NEW YORK (CNN/Money) -
Even before Wednesday's $11 billion deal to combine Kmart and Sears Roebuck & Co., 2004 was slated to be the best year for deals on Wall Street in three years. And experts expect the rebound to continue into 2005 at least.
"This has been building; it's been happening quietly for several months," said James Awad, chairman of Awad Asset Management.
"With the election clearing the deck, I think you'll see more momentum. If you're going to have a 10 percent increase in corporate profits next year, I don't see why you couldn't be up 20 percent (in mergers and acquisitions)."
Even before the Kmart-Sears merger, deals this year had topped $621 billion in value. That already was above 2003's total of $538 billion, according to Thomson Financial.
Wednesday's deal would be the fourth largest announced in 2004 in terms of purchase price. It would be the largest since Wachovia Corp. agreed in June to buy SouthTrust Corp. in a $14.3 billion stock deal. In August, shopping mall operator General Growth Properties agreed to buy competitor Rouse Co. for $7.2 billion in cash. Factoring in assumed debt, the value of that deal was $12.6 billion.
Richard Peterson, market strategist for Thomson, said M&A activity could well be up 25 to almost 30 percent this year, the best percentage gain since the 44 percent gain posted in 1997.
"The catalyst for deals is generally rising corporate profits," said Peterson. "We should have rising activity next year."
Rising stock prices can also spur deals, and the recent run-up in U.S. equities could lead to more. That appeared to be the case on Wednesday, as Kmart (Research) was essentially using shares that had gained 322 percent year-to-date in exchange for depressed shares of Sears (Research).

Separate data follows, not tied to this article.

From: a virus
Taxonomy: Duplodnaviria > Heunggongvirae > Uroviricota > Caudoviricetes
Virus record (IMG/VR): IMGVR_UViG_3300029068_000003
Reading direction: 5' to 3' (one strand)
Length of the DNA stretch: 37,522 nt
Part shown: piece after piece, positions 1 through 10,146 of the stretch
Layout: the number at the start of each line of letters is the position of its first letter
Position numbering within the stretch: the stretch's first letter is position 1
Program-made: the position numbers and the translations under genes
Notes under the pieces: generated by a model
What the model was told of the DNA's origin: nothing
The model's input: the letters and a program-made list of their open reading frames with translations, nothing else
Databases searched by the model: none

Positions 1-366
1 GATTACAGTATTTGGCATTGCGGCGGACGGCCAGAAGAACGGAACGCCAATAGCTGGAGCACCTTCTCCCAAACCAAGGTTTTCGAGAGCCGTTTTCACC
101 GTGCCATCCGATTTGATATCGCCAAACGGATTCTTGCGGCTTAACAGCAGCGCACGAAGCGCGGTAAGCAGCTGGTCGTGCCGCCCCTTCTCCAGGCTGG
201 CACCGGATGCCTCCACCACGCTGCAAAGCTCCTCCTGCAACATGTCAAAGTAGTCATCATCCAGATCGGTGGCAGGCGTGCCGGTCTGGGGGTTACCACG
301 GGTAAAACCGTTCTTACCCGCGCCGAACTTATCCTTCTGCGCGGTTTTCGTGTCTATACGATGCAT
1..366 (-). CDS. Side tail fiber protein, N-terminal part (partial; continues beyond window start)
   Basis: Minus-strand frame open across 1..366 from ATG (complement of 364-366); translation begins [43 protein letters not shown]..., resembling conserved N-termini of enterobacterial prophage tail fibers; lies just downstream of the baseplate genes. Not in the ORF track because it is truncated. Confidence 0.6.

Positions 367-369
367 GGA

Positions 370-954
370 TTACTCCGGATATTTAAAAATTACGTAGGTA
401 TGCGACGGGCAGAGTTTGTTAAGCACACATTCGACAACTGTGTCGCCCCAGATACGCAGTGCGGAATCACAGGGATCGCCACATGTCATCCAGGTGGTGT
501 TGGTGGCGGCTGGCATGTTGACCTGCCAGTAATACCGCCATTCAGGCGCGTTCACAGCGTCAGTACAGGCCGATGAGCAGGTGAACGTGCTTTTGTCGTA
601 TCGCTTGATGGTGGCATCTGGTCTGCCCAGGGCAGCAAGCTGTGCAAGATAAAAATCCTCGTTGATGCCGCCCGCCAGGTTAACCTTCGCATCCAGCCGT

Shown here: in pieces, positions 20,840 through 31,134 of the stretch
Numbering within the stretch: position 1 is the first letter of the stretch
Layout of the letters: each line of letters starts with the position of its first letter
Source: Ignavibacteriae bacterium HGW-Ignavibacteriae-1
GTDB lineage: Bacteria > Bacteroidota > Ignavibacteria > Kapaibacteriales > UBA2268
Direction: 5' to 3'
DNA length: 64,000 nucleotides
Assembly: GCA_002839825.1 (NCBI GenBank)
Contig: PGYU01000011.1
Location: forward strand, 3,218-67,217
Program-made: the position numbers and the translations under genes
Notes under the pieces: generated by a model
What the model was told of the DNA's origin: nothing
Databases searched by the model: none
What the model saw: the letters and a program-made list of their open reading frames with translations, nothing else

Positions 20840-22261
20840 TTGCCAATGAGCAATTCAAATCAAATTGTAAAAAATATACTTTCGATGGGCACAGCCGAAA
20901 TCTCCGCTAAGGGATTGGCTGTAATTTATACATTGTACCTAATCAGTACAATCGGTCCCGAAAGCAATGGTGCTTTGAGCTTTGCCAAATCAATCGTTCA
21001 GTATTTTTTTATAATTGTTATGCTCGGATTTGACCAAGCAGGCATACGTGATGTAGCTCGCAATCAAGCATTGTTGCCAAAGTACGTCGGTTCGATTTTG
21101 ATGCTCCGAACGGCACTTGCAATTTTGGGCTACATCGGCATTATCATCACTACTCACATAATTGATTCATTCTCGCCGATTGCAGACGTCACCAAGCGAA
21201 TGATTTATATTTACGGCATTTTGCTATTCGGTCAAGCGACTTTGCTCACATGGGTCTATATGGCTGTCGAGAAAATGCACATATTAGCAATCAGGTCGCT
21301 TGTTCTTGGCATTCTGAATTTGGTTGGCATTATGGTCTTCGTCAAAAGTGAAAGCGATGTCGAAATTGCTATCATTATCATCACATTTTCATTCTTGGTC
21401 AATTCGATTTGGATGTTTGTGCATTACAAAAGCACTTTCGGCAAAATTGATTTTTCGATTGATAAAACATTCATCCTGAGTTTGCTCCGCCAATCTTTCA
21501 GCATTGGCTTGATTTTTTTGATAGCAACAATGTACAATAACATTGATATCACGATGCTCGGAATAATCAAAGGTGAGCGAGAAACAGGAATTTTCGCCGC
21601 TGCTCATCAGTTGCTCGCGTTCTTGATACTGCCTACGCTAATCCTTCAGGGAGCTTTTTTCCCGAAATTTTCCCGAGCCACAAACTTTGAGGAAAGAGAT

Peterson said this week's deals show that the market seems to be making an end-of-the-year push.
"Companies are willing to pay a little bit of a premium. The merger market is not taking a holiday," he said.
Weak dollar a plus and minus
Experts say the decline of the dollar, particularly in recent weeks, could limit overseas purchases by U.S. companies. But the dollar's weak value could spur the acquisition of U.S. companies, especially by Europeans, in the coming year.
"With Monday's purchase of Kraft Food's candy business by Wrigley, I would think (Switzerland's) Nestle would be very interested in making a run into the United States, and this makes things much more affordable for them," said Samuel Weaver, finance professor at Lehigh University, who has expertise in the candy industry.
Of the five deals announced Monday, William Wrigley Jr. Co.'s agreement to buy the Life Savers and Altoids candy and mint businesses from Kraft Foods (Research) is the richest, valued at $1.48 billion. Shares of Wrigley (up $0.18 to $68.45, Research) gained on the news, reflecting the market's acceptance of the deal's value.
General Electric Co. (Research)'s agreement to purchase the fire-detection systems unit of SPX Corp. (Research) for $1.4 billion is the next most expensive deal announced Monday. But since it was seen as more expensive than expected, shares of GE were down slightly.
In addition, Wall Street Journal publisher Dow Jones Co. (Research) agreed to buy MarketWatch for $519 million, giving it CNN/Money competitor CBS MarketWatch.com. And Perrigo Co. (Research), a U.S. generic and over-the-counter drug manufacturer, used cash and stock to reach a deal to buy Israel's Agis Industries Ltd. in a deal valued at $818 million.
Those four deals marked the first time in six months that there were four acquisitions valued at $500 million or more announced on the same day, according to Thomson Financial. And Monday's deals were much higher profile than the four announced May 17.
The final deal announced Monday was Regis Corp (Research). agreeing to acquire privately held Hair Club for Men and Women for $210 million.
The breadth of the deals Monday is a sign that the future gains in M&A activity will not be concentrated in one or two sectors, Awad said.
"You've had build in economy and balance sheet since 2000," he said. "It cuts across all industries."
Still, experts don't expect deals to approach the $1.7 trillion level seen in 2000 any time soon, even with improved activity. Weaver said rising interest rates and the run-up in stock prices and company valuations will limit some deals from getting done.
"But all in all, when you consider pluses and minuses, I definitely believe acquisitions will be on rise for next few years," Weaver said.